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|PDB structures||RCSB PDB PDBe PDBsum|
|Gene Ontology||AmiGO / EGO|
|PDB structures||RCSB PDB PDBe PDBsum|
|Gene Ontology||AmiGO / EGO|
Trypsin (EC 184.108.40.206) is a serine protease from the PA clan superfamily, found in the digestive system of many vertebrates, where it hydrolyses proteins. Trypsin is produced in the pancreas as the inactive proenzyme trypsinogen. Trypsin cleaves peptide chains mainly at the carboxyl side of the amino acids lysine or arginine, except when either is followed by proline. It is used for numerous biotechnological processes. The process is commonly referred to as trypsin proteolysis or trypsinisation, and proteins that have been digested/treated with trypsin are said to have been trypsinized.
In the duodenum, trypsin catalyzes the hydrolysis of peptide bonds, breaking down proteins into smaller peptides. The peptide products are then further hydrolyzed into amino acids via other proteases, rendering them available for absorption into the blood stream. Tryptic digestion is a necessary step in protein absorption as proteins are generally too large to be absorbed through the lining of the small intestine.
Trypsin is produced in the pancreas, in the form of the inactive zymogen trypsinogen. When the pancreas is stimulated by cholecystokinin, it is then secreted into the first part of the small intestine (the duodenum) via the pancreatic duct. Once in the small intestine, the enzyme enteropeptidase activates it into trypsin by proteolytic cleavage. Auto catalysis can happen with trypsin with trypsinogen as the substrate. This activation mechanism is common for most serine proteases, and serves to prevent autodegradation of the pancreas.
The enzymatic mechanism is similar to that of other serine proteases. These enzymes contain a catalytic triad consisting of histidine-57, aspartate-102, and serine-195. These three residues form a charge relay that serves to make the active site serine nucleophilic. This is achieved by modifying the electrostatic environment of the serine. The enzymatic reaction that trypsin catalyzes is thermodynamically favorable but requires significant activation energy (it is "kinetically unfavorable"). In addition, trypsin contains an "oxyanion hole" formed by the backbone amide hydrogen atoms of Gly-193 and Ser-195, which serves to stabilize the developing negative charge on the carbonyl oxygen atom of the cleaved amides.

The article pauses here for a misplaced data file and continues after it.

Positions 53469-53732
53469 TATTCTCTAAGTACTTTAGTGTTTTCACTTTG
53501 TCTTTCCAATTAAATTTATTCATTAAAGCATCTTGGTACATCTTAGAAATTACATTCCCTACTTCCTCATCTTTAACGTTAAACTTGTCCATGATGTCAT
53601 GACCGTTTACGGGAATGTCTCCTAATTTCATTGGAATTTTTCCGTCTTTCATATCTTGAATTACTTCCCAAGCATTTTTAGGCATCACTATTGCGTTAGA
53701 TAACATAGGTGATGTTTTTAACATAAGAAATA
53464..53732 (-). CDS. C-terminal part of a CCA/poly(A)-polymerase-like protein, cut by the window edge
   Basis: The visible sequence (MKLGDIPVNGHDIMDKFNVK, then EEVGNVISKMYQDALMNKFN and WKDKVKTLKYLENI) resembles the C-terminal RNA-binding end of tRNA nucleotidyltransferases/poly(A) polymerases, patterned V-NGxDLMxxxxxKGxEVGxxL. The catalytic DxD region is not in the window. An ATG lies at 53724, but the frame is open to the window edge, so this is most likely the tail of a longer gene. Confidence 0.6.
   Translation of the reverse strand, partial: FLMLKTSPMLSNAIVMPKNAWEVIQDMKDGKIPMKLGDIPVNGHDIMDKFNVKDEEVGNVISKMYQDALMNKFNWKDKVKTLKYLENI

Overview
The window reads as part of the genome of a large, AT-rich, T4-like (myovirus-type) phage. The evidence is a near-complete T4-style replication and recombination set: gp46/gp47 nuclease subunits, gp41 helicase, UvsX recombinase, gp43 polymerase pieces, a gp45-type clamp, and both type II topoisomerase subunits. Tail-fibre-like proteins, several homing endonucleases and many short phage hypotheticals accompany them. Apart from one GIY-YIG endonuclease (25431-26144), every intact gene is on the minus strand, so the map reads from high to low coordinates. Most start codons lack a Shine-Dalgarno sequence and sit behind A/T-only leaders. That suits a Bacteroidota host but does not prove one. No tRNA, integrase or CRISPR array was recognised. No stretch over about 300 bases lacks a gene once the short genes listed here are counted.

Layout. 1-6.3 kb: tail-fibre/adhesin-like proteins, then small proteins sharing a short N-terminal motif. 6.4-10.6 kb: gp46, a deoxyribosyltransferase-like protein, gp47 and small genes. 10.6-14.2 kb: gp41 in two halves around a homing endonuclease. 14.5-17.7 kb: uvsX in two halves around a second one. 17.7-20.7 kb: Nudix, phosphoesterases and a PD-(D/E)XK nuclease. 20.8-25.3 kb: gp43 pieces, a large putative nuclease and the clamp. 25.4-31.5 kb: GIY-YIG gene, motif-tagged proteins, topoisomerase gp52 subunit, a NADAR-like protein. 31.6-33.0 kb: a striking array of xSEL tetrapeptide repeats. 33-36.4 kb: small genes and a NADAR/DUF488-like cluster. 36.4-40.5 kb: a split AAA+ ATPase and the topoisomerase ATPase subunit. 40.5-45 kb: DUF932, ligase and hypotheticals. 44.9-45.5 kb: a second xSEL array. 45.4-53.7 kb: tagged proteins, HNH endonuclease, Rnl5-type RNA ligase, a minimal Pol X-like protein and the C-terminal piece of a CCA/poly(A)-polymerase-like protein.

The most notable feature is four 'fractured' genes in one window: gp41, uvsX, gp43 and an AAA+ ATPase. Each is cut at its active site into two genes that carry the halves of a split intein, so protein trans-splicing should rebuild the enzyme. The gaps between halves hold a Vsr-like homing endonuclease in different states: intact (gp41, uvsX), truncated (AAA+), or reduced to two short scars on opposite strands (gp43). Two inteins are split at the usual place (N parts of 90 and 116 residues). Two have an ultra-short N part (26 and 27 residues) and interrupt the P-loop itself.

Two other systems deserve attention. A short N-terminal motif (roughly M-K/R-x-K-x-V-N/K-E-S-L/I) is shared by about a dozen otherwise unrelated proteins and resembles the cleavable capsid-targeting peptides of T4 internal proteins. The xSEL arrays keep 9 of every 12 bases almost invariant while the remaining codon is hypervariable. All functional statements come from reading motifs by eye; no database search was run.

The aspartate residue (Asp 189) located in the catalytic pocket (S1) of trypsin is responsible for attracting and stabilizing positively charged lysine and/or arginine, and is, thus, responsible for the specificity of the enzyme. This means that trypsin predominantly cleaves proteins at the carboxyl side (or "C-terminal side") of the amino acids lysine and arginine except when either is bound to a C-terminal proline., although large-scale mass spectrometry data suggest cleavage occurs even with proline. Trypsin is considered an endopeptidase, i.e., the cleavage occurs within the polypeptide chain rather than at the terminal amino acids located at the ends of polypeptides.
As a protein trypsin has various molecular weights depending on the source. For example, a molecular weight of 23.3 kDa is reported for trypsin from bovine and porcine sources.